Interview: Eddie Lui steps down as JCCAC chief
Lui, 62, a prominent painter and sculptor, with a background in banking, was hired in 2005 to oversee the JCCAC's conversion from an old factory building to a bright, airy sanctuary for the arts.
After slowly building its events calendar over the past year, the JCCAC finally seems to have established itself as an indispensable part of Hong Kong's arts community, even after it was initially dismissed by many as out-of-the-way and underfunded. According to Lui, 6,000 people came to the last open studio event and on any weekend, about 1,000 people visit out of their own interest.
CNNGo chats with Lui to find out just what it's like to spearhead a huge arts project like the JCCAC.
CNNGo: Is the JCCAC today how you imagined it would become?
Eddie Lui: There's a nice atmosphere here now. People yell at each other across the atrium -- we're getting back some of that old public housing feeling. When I started this I had a dream of artists collaborating with each other in a one-stop art-making centre, where people can help each other build things, photographers can take photos of the work, and the galleries downstairs can promote it to the public. That's already starting to happen. The artists here are starting to experience what it's like to be in an arts hub.
CNNGo: When the JCCAC first opened, it was criticized for the low rate of attendance and lack of promotional events. What was going on?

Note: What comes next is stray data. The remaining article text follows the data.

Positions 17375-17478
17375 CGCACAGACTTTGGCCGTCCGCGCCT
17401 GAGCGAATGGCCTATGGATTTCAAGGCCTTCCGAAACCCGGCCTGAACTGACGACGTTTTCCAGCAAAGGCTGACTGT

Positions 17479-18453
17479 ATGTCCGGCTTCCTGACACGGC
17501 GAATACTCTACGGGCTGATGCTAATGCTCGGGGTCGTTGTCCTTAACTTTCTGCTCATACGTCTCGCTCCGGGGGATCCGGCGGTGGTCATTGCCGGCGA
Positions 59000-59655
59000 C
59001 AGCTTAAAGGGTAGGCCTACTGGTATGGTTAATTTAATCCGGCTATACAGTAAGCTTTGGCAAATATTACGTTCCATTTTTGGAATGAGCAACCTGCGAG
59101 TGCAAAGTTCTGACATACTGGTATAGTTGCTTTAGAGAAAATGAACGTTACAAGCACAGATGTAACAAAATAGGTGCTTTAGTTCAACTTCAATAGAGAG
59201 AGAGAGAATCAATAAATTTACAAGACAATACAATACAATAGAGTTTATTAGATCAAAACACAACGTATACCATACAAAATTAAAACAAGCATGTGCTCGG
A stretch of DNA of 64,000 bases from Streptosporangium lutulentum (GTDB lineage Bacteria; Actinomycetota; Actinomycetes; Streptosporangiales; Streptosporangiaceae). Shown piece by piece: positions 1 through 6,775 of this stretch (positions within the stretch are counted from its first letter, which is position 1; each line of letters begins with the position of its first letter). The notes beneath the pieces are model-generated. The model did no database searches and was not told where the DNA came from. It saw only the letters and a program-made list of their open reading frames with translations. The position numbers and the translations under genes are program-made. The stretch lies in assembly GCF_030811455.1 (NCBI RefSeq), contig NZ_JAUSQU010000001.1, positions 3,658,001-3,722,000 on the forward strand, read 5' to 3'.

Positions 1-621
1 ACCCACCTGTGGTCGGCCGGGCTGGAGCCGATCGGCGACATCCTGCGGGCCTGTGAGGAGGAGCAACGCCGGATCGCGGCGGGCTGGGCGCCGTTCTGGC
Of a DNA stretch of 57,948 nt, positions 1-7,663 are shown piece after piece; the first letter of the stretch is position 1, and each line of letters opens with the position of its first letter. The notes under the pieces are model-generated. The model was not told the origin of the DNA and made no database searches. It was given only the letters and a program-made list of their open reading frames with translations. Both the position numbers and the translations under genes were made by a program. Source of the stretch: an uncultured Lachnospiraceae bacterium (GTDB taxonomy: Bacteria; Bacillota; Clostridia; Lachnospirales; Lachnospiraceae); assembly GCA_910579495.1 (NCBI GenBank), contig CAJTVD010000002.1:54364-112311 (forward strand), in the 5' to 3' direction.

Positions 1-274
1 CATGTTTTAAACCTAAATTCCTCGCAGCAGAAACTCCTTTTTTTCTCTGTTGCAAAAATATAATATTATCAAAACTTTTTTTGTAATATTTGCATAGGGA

Lui: There was a mismatch of expectations. The reality is most artists have day jobs. When it comes to their art, Saturday and Sunday are their best working days. But the weekend is also when most of the public visits, so some artists got annoyed with all the visitors. But since then, the public has become more sensitive. They're aware that this isn't a shopping mall and they need to be respectful of the artists.
The tenants also realize that by being here and working in cheap space in the centre, they're obligated to connect with the community. I don't mean to preach, but it really is an obligation. We can't afford to be detached and live in our own world. Art needs to reach the public.
CNNGo: How does the JCCAC fit into the development of Hong Kong?
Lui: The potential of this place is enormous. Hong Kong is at a turning point when it comes to renovating old buildings. It's not always easy to use an old building, it causes so many headaches, but we need it to link back to the wisdom of the past. We need it to help us build something that can show people how Hong Kong is unique, how it has qualities that can't be replaced by other Chinese from the mainland, Taiwan or Southeast Asia.
CNNGo: Is there anything you still wish you could do for JCCAC?
Lui: We haven't yet been able to do a full range of artists-in-residence programs. We'd like to collaborate with overseas cultural bodies like the Alliance Française or the British Council to exchange artists between Hong Kong and those countries. But we don't have any funding for that -- 90 percent of our money comes from rent paid by the tenants.
CNNGo: So what's next for you?
Lui: The SCMP reported that I'm suffering from burnout, but I'm not burned out, I'm still alive and kicking. I'm looking forward to contributing to art as a producer rather than a provider. Nobody believes me when I say I'm going back to my studio. They think I'm going for a position with West Kowloon [Cultural District], Create HK, the Arts Centre. I'm not. Management is very demanding and I just wanted to get back to my artwork.